Archive for “October, 2009”

Social Media Roundup for October 30, 2009

Thank gawd it’s Friday the Social Media Roundup.

In a Hallowe’en vein this week, I think we should start our roundup off with a lovely bit of Tarantino noir: remixed.

…and on with the show.

Facebook notes that sometimes, people die
Facebook has finally noticed a flaw in their “Suggestions” algorithm: it occasionally serves up the dead.  So they’re rolling out new “memorial pages” for those who have passed on.  Zombies need not apply.

Good news for pedants, bad news for typos
Twitter has (finally) fixed their search so that the delete-a-tweet function actually works as advertised.  In case you hadn’t noticed, didn’t know, or are the sort that never makes mistakes, deleted tweets used to hang around in the search and various apps using the twitter API.  Now those accidental not-so-Direct Messages and typograffikal errors will disappear just like you’d expect.

Google Labs gets by with a little help from your friends
In a move not at all connected to their recent deal for Twitter results, Google Labs has opened up a new Social Search Experiment which looks to have real promise.  The basic premise is that it allows you to focus on the content from your circle of friends/contacts/enemies, which presumably indicates more trusted material.  Great for search, less great for the SEO obsessed webmaster.

Geocities, we hardly knew ye
Actually, we probably knew ye all too well, anigifs and all.  This week, Yahoo! pulled the plug on the network that launched a million webrings and introduced the world to home web content creation.  Slate has a great eulogy, which touts Geocities as the spiritual ancestor of the Social Web, hideous as it may have sometimes been.  So a tip of the hat, and a lamenting screech of a connecting 56k modem to granddaddy Geocities.

Well, at least they didn’t break them again?
Poor David Carroll.  It’s not enough that United Airlines broke his guitars, though he did receive a settlement eventually, it wasn’t until after launching his internet stardom that he received recompense.  And now, after all the hoopla has died down, this week United lost his guitar. We can only hope this means another catchy YouTube video is en route.

Nov. 4 – Webinar on Social Media Today: When PR and Marketing Collide

Social Media has disrupted both PR and Marketing and left them wondering who does what. The lines have blurred and some professionals are ready to fight to regain control of their traditional communications departments. VPs, Execs, get back to your corners and step out of the ring. You don’t have to put on your boxing gloves for this one. We’re going to talk it out in the most civil way possible – a webinar!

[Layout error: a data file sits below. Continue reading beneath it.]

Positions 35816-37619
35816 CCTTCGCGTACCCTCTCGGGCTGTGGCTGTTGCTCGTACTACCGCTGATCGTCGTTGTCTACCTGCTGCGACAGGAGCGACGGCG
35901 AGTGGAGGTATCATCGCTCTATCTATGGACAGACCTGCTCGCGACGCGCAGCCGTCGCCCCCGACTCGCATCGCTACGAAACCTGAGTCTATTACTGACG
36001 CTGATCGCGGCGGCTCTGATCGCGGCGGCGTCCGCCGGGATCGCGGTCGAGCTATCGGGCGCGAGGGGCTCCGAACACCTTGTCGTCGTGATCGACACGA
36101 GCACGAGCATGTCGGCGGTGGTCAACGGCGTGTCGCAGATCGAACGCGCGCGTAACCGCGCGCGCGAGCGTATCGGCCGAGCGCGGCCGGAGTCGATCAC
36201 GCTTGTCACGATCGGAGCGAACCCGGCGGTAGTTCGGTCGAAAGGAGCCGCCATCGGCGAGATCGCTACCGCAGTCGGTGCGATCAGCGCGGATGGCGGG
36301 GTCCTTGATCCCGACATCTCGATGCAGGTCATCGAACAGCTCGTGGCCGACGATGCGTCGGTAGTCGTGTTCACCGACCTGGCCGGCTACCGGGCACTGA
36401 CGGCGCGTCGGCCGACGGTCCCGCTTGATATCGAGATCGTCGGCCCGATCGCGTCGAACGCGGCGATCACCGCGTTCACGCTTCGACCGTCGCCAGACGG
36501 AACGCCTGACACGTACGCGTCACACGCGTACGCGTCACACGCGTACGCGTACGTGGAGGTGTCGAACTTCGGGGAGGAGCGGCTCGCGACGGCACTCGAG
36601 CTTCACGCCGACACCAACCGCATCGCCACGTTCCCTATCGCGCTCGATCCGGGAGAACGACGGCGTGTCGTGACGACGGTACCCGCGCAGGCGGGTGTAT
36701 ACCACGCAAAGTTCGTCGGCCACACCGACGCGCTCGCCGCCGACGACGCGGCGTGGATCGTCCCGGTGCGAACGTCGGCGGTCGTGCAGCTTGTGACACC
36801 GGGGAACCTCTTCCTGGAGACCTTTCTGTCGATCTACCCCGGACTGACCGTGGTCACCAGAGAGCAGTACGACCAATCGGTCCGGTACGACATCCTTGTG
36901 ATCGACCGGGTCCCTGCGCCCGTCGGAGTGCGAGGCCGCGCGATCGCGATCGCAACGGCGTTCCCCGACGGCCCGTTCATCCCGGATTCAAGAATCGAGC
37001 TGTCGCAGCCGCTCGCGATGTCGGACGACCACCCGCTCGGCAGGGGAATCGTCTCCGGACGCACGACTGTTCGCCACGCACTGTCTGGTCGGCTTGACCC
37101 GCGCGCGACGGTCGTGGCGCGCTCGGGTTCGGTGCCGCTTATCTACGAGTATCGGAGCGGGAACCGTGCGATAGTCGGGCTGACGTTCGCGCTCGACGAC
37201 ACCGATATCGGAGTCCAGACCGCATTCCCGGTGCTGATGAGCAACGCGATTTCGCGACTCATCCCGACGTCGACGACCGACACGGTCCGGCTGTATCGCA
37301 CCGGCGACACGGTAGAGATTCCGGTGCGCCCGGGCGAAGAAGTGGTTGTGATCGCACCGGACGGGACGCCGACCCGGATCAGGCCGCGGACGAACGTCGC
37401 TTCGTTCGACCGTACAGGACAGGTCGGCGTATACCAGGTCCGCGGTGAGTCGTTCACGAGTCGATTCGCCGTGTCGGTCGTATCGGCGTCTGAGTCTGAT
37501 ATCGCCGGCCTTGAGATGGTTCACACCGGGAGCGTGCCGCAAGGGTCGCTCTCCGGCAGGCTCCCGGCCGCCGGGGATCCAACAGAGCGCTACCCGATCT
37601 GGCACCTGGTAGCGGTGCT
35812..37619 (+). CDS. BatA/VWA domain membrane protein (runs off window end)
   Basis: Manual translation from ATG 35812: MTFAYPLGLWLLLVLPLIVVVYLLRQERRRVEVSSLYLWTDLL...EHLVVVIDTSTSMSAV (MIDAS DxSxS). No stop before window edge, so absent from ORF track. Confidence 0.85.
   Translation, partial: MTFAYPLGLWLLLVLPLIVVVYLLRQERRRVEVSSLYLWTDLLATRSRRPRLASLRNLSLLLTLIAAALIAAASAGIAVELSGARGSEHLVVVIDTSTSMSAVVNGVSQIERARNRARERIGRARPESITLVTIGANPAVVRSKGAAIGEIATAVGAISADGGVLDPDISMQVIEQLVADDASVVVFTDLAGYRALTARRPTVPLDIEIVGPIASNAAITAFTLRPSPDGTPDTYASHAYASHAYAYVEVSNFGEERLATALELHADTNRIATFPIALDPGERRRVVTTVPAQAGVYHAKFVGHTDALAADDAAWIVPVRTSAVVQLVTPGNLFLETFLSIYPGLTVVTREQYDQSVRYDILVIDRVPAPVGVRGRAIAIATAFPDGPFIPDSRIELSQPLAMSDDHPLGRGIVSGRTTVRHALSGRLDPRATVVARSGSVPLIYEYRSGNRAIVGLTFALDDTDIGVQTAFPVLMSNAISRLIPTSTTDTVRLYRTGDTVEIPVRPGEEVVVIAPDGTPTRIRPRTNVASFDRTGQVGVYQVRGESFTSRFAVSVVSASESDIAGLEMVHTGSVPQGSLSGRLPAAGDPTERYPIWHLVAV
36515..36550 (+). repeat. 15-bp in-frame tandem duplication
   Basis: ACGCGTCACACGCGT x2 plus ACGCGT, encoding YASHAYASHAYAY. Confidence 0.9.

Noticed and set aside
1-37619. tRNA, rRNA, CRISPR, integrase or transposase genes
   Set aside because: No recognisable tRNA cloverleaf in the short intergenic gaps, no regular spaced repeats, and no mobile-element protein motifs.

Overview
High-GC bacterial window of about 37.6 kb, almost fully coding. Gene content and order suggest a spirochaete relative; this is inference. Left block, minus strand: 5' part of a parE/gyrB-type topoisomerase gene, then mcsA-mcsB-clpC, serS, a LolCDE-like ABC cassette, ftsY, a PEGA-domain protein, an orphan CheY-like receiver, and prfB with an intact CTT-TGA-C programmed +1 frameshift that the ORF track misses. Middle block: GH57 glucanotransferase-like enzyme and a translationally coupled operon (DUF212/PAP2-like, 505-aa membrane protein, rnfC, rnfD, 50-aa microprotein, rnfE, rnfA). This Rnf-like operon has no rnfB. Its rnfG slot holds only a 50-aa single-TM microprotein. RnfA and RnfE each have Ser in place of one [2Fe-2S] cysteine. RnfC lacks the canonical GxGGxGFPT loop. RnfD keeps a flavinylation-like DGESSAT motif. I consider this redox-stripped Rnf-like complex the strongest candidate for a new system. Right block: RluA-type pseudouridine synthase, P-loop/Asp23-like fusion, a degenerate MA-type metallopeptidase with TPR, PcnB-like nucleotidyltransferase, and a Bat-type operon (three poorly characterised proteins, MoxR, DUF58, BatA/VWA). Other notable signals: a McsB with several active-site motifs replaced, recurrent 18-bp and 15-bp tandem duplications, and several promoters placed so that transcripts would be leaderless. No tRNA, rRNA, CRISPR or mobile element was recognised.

Maggie will be moderating a Social Media Today webinar on November 4 about the relationship and impact of social media on Marketing and Public Relations with Peter Kim, Managing Director, North America at Dachis Group, Cathy Brooks, communications expert and founder of Other Than That and Paul Gillin, writer, speaker, online marketing consultant.

Learn what these expert think the ideal new relationship between marketing and PR looks like, who is best suited to manage a campaign that includes social media and how to create strategies that include both new and old tactics. Does the blending still sound like a train wreck to you? Let the experts explain how the collision between social media, marketing and PR can become a serendipitous marriage!

The webinar takes place on November 4, 2009 at 2pm ET, 11am PT at If you miss it, you can check back here for archived audio!

Social Media Roundup for October 23, 2009

Friday already. The SMG-ers had a big week. I hope yours was cool too.

I saw this video a while back and my friend Anne shared it on Facebook today. I think we all need quick hit of adorable ahead of our weekly SMG Roundup.

Cute overload eh?

Henry Blodget at Silicon Alley Insider reported
findings from Perry Drake that Facebook now accounts for 25% of U.S. online pageviews. Wowzers.

I’d be remiss in not mentioning that Facebook announced public status updates would be searchable on Bing this week. And in a related news, Twitter has inked a deal that offers Bing and Google Search access to their public status updates (Details at TechCrunch). It makes perfect sense given the that Pew Internet and American Life Project announced this week that 19% of Internet users use status updates (via Mashable). If you want to dig deeper into this news from the world of Social Search, check out the analysis from Charline Li and Jeremiah Owyang.